We face a historic battle. The Tories are waging war on working class people—but this week millions more people joined the fight to stop them.
Across the world, the economic crisis is ripping through the lives of ordinary people. Everywhere the question is posed—who will pay for the crisis?
The Tories have made it clear how they want to answer the question.
They want us to work longer, for less pay. They want to take benefits from the young and old, from those with disabilities and from single parents struggling to make ends meet.
They obviously thought workers in Britain would just take the pain.
When high street chain Woolworths shut down in 2008 the workers didn’t strike or occupy. Some were filmed saying goodbye to their workmates by dancing a farewell conga through a deserted shop.
No one responds to cuts by dancing today.
Only 18 months into the Tory government, the rage and bitterness about the attacks on the poor and on young people runs deep into the working class.
The mass student protests last winter were the opening shots in resistance in Britain.
Afterwards we first saw the organised working class flex its muscles on the magnificent TUC demonstration on 26 March.
Then the logic of pushing from a mass march to a mass strike seemed common sense.
Socialists and activists fought for the united strikes on 30 June.
The strike by 700,000 teachers, lecturers and civil service workers that day showed what was possible. It galvanised workers and created huge pressure on the leaders of unions that didn’t take part.
The Tories are strongest when they succeed in divide and rule tactics. But by pushing through harsh austerity measures they are creating a unity of opposition across the working class.
So the union leaders who were content to win some concessions in negotiations have been left with nothing they can sell to their members.
Pressure from above and below has forced them to join the fight.
Now the Tories face the possibility of mass strikes of millions of workers.
The ruling class warrior Margaret Thatcher took care not to take on the mass ranks of the miners until her second term.
Unlike David Cameron, she bought off other sections of workers to keep them out of the fight.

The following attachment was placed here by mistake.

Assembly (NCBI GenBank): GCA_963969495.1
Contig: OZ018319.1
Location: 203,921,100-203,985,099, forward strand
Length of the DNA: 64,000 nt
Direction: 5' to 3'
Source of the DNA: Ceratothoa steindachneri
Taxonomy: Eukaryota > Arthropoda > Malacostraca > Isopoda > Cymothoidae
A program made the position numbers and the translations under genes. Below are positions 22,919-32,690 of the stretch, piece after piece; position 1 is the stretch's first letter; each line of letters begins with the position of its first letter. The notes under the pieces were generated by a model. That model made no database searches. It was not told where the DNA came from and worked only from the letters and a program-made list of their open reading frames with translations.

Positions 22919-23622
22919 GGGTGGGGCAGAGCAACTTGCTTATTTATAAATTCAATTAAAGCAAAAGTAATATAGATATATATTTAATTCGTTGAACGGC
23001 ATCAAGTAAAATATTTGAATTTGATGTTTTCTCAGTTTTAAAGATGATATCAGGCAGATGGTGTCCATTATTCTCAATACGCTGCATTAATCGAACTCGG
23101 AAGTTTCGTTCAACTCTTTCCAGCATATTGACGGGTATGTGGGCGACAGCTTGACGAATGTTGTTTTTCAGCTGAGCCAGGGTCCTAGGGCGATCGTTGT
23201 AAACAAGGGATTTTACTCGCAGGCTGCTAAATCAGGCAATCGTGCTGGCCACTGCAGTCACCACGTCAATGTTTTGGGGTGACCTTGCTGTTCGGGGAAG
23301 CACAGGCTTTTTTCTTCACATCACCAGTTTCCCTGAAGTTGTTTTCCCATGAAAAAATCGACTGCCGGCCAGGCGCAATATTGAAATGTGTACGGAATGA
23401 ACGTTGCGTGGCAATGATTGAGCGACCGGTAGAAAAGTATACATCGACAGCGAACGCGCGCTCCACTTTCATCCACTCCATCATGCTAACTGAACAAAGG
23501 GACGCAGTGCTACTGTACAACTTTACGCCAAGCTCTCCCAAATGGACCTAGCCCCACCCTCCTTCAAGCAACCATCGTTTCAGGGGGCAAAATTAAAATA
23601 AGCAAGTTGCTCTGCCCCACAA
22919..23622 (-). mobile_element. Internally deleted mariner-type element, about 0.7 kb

Current politicians denounce union strike threats, but they should not dismiss them.
Many MPs have never seen real working class militancy. Perhaps they have become complacent.
But socialists can’t afford to be complacent. We have an enormous challenge ahead.
Nothing can be taken for granted. We have to go all out to win the biggest possible strike votes and action on the day.
There are several stages in the battle.
The march on Tory Party conference in Manchester can pull together everyone who wants to fight back and take the battle to David Cameron.
In November, a national Unite the Resistance conference has been called, following on from the 750-strong London-wide meeting in June.
It’s an opportunity for activists from every union to come together and discuss how to push the struggles forward.
We have the chance of a lifetime to push back the bosses, the bankers and the self-serving politicians who want to crush our class.
Now more union leaders are coming out fighting—this is key to building resistance on a mass scale. It gives workers confidence to take action.
But history has shown us that we have to build our own independent organisation among rank and file workers.
Only such networks and roots can ensure we win the victory we deserve. Because this doesn’t end in November.
If we are to win this fight we will have to argue to escalate, and “all out, stay out” will be our call.